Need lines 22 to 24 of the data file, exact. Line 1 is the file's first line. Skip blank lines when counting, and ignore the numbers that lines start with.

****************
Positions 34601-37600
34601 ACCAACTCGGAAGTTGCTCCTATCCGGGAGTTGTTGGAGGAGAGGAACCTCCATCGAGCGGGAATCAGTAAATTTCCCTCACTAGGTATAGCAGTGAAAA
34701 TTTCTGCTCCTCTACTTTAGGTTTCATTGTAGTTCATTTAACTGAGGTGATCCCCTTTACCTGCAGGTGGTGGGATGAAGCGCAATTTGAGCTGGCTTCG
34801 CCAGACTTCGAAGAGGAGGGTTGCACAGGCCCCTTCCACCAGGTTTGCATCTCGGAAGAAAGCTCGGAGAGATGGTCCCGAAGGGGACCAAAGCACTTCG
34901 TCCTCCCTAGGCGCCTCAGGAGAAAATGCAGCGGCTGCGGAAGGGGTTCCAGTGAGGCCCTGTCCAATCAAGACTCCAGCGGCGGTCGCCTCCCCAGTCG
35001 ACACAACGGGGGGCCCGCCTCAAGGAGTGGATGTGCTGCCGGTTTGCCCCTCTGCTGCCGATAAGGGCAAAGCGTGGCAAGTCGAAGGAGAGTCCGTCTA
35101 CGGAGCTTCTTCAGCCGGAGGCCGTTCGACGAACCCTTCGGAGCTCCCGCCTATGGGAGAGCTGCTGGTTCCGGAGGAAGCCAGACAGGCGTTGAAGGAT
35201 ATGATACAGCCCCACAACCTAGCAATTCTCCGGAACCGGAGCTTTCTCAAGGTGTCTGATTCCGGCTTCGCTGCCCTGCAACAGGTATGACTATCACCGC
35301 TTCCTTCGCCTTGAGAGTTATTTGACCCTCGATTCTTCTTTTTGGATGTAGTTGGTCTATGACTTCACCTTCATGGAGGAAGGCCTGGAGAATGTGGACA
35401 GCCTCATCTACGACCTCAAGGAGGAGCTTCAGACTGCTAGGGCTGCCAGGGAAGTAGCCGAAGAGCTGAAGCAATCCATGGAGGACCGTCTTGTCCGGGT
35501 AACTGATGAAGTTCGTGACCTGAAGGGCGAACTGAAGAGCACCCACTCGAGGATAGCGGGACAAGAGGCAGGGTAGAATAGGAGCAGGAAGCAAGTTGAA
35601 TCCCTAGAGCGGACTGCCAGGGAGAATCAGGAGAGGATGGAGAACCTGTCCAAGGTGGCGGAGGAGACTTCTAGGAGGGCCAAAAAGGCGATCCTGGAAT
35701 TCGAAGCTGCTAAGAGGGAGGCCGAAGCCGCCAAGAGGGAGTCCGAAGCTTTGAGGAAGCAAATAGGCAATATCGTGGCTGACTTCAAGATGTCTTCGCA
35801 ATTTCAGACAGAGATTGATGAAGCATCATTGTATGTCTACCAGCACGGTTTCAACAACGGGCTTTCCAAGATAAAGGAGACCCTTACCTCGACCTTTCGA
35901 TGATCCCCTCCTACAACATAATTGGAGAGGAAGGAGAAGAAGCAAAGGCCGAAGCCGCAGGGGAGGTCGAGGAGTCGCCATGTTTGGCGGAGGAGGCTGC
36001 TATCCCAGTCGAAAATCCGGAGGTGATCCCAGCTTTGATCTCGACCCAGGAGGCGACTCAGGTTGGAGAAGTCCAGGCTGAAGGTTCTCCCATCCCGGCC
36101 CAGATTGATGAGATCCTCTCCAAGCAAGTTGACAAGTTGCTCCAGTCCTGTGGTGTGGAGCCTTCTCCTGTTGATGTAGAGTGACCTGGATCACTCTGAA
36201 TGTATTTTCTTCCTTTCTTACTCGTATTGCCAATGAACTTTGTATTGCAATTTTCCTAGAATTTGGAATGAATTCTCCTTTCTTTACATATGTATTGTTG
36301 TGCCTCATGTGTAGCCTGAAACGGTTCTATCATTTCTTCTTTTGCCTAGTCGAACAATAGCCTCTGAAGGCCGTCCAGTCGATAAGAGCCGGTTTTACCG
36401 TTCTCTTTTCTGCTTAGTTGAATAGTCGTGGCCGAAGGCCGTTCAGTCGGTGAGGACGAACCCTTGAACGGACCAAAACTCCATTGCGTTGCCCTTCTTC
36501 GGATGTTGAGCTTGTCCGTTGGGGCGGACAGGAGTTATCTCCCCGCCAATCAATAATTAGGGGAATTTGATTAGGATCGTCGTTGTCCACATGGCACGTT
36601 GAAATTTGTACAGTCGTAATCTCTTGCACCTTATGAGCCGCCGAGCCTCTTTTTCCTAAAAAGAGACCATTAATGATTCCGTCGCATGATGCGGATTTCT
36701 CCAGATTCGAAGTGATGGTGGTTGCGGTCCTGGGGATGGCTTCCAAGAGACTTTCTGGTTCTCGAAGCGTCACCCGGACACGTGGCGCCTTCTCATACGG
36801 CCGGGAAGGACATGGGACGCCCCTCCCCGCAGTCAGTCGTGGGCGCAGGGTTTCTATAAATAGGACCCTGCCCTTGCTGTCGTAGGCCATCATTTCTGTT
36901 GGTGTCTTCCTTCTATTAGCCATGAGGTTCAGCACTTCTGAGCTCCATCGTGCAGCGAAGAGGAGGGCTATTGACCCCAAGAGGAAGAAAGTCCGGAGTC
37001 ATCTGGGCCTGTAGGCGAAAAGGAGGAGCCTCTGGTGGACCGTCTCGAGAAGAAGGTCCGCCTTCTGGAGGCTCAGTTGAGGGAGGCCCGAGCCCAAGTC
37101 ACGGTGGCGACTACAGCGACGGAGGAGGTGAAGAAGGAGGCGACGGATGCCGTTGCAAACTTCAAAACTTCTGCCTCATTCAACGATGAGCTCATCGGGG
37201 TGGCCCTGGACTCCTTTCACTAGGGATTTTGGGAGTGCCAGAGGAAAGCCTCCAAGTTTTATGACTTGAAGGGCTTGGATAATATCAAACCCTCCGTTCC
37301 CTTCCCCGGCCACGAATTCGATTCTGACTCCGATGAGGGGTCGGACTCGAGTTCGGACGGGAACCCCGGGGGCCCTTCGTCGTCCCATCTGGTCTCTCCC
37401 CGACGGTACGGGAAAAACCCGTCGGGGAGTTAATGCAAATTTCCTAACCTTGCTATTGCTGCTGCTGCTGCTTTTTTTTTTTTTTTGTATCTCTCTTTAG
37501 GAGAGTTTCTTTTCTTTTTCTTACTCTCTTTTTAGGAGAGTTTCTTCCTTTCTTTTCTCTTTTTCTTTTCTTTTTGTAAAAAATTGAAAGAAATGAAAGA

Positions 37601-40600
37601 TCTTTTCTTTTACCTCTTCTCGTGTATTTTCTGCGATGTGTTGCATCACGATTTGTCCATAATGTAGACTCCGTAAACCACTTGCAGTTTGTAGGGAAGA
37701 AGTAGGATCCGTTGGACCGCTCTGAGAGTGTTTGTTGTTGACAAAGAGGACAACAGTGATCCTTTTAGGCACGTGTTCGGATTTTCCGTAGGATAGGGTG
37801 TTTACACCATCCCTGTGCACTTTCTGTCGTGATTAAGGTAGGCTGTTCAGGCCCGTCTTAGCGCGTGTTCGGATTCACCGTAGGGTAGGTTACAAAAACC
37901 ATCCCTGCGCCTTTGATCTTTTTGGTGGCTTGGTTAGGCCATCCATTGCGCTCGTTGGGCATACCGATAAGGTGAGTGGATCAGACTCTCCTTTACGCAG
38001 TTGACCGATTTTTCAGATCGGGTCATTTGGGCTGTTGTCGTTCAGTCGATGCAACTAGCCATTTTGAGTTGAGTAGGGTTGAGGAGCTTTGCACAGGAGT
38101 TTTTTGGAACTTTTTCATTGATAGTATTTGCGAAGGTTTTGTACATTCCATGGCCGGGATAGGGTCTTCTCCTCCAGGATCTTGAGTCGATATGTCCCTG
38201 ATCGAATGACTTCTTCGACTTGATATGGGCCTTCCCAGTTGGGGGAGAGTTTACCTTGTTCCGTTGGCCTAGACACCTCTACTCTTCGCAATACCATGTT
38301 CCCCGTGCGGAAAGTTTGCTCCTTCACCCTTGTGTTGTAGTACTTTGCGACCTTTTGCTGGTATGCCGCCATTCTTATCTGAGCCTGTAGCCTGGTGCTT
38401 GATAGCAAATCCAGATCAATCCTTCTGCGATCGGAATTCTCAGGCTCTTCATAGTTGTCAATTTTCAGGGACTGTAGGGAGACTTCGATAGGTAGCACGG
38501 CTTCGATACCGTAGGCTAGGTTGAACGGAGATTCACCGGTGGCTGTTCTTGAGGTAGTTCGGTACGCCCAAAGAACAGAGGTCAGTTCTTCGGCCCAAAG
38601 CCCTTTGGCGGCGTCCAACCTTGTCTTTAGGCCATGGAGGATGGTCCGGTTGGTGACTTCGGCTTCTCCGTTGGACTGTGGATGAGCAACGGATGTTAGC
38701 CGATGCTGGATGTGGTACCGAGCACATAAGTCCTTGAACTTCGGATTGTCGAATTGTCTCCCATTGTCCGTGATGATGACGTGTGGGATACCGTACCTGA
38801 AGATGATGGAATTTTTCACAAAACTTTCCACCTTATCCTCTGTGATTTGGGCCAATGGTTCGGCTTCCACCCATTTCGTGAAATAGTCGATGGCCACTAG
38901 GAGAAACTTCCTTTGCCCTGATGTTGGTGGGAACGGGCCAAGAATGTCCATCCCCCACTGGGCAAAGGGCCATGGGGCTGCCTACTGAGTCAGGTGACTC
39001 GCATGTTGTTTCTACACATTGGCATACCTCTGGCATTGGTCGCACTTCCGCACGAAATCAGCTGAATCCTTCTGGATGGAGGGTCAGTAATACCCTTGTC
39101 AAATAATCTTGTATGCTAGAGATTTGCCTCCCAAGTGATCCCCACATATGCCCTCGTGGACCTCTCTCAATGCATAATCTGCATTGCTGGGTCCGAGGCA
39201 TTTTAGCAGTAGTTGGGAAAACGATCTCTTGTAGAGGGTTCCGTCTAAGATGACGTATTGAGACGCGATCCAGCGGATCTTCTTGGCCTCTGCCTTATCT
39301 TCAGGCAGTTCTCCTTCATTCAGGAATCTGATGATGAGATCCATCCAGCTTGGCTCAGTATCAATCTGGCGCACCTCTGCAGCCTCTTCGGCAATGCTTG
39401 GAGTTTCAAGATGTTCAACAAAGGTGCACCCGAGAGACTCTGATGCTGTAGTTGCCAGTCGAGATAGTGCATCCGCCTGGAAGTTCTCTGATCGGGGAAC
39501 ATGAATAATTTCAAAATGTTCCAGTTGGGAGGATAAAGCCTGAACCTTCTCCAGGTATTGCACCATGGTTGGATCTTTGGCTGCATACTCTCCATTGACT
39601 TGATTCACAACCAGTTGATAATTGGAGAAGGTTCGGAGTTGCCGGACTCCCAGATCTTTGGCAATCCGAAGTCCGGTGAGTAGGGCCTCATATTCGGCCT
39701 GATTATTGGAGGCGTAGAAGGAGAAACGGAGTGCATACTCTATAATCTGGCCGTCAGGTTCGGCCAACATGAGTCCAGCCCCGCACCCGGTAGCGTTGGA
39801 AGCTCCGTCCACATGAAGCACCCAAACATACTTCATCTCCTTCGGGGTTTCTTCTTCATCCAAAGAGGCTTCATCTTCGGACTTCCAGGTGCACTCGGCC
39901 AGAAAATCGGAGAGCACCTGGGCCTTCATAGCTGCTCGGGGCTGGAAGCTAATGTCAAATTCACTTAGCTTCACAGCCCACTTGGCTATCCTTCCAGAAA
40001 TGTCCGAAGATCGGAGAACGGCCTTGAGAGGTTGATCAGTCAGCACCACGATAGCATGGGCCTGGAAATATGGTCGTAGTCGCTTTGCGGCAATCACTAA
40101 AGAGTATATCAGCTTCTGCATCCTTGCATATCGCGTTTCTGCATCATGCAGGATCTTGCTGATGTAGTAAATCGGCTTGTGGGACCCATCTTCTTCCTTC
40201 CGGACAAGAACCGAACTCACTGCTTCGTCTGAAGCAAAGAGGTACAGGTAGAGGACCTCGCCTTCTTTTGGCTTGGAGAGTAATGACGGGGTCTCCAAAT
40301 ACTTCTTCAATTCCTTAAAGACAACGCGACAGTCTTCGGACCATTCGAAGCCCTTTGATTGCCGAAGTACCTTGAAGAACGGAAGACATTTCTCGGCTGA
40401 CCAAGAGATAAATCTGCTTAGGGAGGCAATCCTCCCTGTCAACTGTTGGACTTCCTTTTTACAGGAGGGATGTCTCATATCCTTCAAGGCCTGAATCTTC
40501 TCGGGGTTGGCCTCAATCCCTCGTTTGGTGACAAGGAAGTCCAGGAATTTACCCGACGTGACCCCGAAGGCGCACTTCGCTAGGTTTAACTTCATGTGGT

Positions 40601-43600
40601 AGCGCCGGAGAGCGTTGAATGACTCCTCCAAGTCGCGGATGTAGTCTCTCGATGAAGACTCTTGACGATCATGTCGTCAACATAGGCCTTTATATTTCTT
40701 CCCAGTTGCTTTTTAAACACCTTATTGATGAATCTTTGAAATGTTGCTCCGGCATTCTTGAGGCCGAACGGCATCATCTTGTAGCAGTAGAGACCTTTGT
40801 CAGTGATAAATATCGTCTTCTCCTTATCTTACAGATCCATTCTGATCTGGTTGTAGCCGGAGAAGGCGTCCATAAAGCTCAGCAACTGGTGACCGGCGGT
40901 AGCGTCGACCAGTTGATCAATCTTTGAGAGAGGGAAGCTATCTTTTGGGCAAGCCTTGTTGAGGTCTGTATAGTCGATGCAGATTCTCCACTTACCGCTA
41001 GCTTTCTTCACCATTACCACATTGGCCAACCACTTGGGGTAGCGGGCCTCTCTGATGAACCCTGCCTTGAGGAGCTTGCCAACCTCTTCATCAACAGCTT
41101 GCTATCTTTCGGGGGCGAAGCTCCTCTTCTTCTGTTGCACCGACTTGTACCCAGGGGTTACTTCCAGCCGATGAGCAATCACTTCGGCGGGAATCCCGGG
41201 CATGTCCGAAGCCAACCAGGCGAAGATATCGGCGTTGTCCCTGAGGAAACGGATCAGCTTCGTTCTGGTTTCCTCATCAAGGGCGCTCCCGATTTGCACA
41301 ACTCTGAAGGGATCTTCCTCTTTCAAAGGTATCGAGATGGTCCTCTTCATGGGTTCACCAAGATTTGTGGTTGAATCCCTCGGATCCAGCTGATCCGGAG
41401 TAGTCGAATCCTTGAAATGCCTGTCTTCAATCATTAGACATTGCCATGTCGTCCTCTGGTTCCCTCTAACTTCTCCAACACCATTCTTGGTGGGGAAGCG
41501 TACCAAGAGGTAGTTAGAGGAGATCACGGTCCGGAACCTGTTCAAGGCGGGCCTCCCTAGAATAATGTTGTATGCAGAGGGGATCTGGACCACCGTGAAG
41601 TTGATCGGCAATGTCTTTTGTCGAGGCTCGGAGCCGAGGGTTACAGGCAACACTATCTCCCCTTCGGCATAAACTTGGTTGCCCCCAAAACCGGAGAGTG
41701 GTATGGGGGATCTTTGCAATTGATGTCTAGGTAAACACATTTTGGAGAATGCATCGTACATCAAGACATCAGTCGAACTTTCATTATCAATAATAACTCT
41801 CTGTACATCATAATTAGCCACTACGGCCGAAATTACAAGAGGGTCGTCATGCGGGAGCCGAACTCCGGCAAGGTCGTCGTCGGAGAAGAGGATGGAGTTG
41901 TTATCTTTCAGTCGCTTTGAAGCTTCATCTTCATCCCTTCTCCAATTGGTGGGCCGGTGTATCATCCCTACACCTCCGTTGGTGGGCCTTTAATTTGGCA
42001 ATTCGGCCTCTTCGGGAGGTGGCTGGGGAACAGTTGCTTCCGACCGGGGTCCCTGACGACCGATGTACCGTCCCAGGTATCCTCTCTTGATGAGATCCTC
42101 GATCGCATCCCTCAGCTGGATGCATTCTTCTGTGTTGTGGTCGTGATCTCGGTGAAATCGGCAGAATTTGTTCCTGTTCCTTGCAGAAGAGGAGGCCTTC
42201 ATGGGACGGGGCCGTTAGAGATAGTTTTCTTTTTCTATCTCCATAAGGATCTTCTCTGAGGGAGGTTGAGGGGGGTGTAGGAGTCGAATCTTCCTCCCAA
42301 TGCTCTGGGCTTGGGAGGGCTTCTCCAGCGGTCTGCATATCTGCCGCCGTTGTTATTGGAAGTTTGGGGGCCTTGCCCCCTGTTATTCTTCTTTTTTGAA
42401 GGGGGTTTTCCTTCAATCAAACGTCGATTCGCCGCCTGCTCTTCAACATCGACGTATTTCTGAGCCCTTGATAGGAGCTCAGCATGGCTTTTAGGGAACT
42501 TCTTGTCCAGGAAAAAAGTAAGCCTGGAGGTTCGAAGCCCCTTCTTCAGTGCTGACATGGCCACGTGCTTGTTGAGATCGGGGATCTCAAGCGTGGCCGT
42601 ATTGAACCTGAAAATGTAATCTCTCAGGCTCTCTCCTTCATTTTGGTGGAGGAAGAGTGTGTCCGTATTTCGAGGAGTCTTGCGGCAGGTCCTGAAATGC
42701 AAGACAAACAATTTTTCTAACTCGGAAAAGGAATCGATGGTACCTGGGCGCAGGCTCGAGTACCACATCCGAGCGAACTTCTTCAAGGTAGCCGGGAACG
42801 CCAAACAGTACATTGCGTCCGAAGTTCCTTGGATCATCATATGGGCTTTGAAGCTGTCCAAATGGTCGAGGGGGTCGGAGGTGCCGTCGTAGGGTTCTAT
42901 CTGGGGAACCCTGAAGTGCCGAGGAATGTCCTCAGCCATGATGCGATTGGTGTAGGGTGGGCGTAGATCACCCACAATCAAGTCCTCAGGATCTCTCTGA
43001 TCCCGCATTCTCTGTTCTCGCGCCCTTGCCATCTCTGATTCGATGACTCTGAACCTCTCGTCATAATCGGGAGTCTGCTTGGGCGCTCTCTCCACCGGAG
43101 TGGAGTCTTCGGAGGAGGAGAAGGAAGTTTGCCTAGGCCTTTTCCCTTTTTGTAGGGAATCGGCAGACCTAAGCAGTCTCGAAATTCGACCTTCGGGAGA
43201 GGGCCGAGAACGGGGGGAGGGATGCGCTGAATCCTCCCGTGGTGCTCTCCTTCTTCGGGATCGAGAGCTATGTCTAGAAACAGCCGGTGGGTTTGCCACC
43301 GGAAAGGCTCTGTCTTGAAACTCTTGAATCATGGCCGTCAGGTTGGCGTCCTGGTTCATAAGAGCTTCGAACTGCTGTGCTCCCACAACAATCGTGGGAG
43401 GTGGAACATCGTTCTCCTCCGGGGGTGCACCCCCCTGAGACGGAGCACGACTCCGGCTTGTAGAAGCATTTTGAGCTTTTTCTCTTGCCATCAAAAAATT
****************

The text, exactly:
36601 GAAATTTGTACAGTCGTAATCTCTTGCACCTTATGAGCCGCCGAGCCTCTTTTTCCTAAAAAGAGACCATTAATGATTCCGTCGCATGATGCGGATTTCT
36701 CCAGATTCGAAGTGATGGTGGTTGCGGTCCTGGGGATGGCTTCCAAGAGACTTTCTGGTTCTCGAAGCGTCACCCGGACACGTGGCGCCTTCTCATACGG
36801 CCGGGAAGGACATGGGACGCCCCTCCCCGCAGTCAGTCGTGGGCGCAGGGTTTCTATAAATAGGACCCTGCCCTTGCTGTCGTAGGCCATCATTTCTGTT